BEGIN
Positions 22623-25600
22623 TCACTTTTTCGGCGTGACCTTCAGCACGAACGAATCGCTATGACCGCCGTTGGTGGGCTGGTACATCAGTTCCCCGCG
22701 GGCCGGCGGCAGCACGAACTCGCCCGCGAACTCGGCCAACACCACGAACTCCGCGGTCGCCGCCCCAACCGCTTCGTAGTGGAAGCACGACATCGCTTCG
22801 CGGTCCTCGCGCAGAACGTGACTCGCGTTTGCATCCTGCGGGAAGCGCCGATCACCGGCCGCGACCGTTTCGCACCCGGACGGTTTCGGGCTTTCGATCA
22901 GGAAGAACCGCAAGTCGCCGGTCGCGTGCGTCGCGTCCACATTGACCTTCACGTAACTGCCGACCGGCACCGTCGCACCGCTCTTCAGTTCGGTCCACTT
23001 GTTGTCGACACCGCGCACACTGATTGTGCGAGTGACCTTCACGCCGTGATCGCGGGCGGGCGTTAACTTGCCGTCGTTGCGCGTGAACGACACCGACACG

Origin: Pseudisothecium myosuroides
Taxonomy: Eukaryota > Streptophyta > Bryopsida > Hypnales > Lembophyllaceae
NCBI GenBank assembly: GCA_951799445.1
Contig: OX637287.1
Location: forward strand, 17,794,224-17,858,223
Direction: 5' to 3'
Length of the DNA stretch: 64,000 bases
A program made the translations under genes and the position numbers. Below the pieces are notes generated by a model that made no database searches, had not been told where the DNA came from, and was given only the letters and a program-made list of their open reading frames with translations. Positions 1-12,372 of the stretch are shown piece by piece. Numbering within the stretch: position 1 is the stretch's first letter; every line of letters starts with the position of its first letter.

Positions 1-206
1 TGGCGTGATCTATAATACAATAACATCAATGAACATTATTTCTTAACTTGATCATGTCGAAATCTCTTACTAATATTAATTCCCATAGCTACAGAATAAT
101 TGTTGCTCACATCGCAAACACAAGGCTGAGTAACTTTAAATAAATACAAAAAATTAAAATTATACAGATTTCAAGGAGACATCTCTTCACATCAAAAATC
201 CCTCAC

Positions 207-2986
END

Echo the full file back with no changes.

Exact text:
Positions 22623-25600
22623 TCACTTTTTCGGCGTGACCTTCAGCACGAACGAATCGCTATGACCGCCGTTGGTGGGCTGGTACATCAGTTCCCCGCG
22701 GGCCGGCGGCAGCACGAACTCGCCCGCGAACTCGGCCAACACCACGAACTCCGCGGTCGCCGCCCCAACCGCTTCGTAGTGGAAGCACGACATCGCTTCG
22801 CGGTCCTCGCGCAGAACGTGACTCGCGTTTGCATCCTGCGGGAAGCGCCGATCACCGGCCGCGACCGTTTCGCACCCGGACGGTTTCGGGCTTTCGATCA
22901 GGAAGAACCGCAAGTCGCCGGTCGCGTGCGTCGCGTCCACATTGACCTTCACGTAACTGCCGACCGGCACCGTCGCACCGCTCTTCAGTTCGGTCCACTT
23001 GTTGTCGACACCGCGCACACTGATTGTGCGAGTGACCTTCACGCCGTGATCGCGGGCGGGCGTTAACTTGCCGTCGTTGCGCGTGAACGACACCGACACG

Origin: Pseudisothecium myosuroides
Taxonomy: Eukaryota > Streptophyta > Bryopsida > Hypnales > Lembophyllaceae
NCBI GenBank assembly: GCA_951799445.1
Contig: OX637287.1
Location: forward strand, 17,794,224-17,858,223
Direction: 5' to 3'
Length of the DNA stretch: 64,000 bases
A program made the translations under genes and the position numbers. Below the pieces are notes generated by a model that made no database searches, had not been told where the DNA came from, and was given only the letters and a program-made list of their open reading frames with translations. Positions 1-12,372 of the stretch are shown piece by piece. Numbering within the stretch: position 1 is the stretch's first letter; every line of letters starts with the position of its first letter.

Positions 1-206
1 TGGCGTGATCTATAATACAATAACATCAATGAACATTATTTCTTAACTTGATCATGTCGAAATCTCTTACTAATATTAATTCCCATAGCTACAGAATAAT
101 TGTTGCTCACATCGCAAACACAAGGCTGAGTAACTTTAAATAAATACAAAAAATTAAAATTATACAGATTTCAAGGAGACATCTCTTCACATCAAAAATC
201 CCTCAC

Positions 207-2986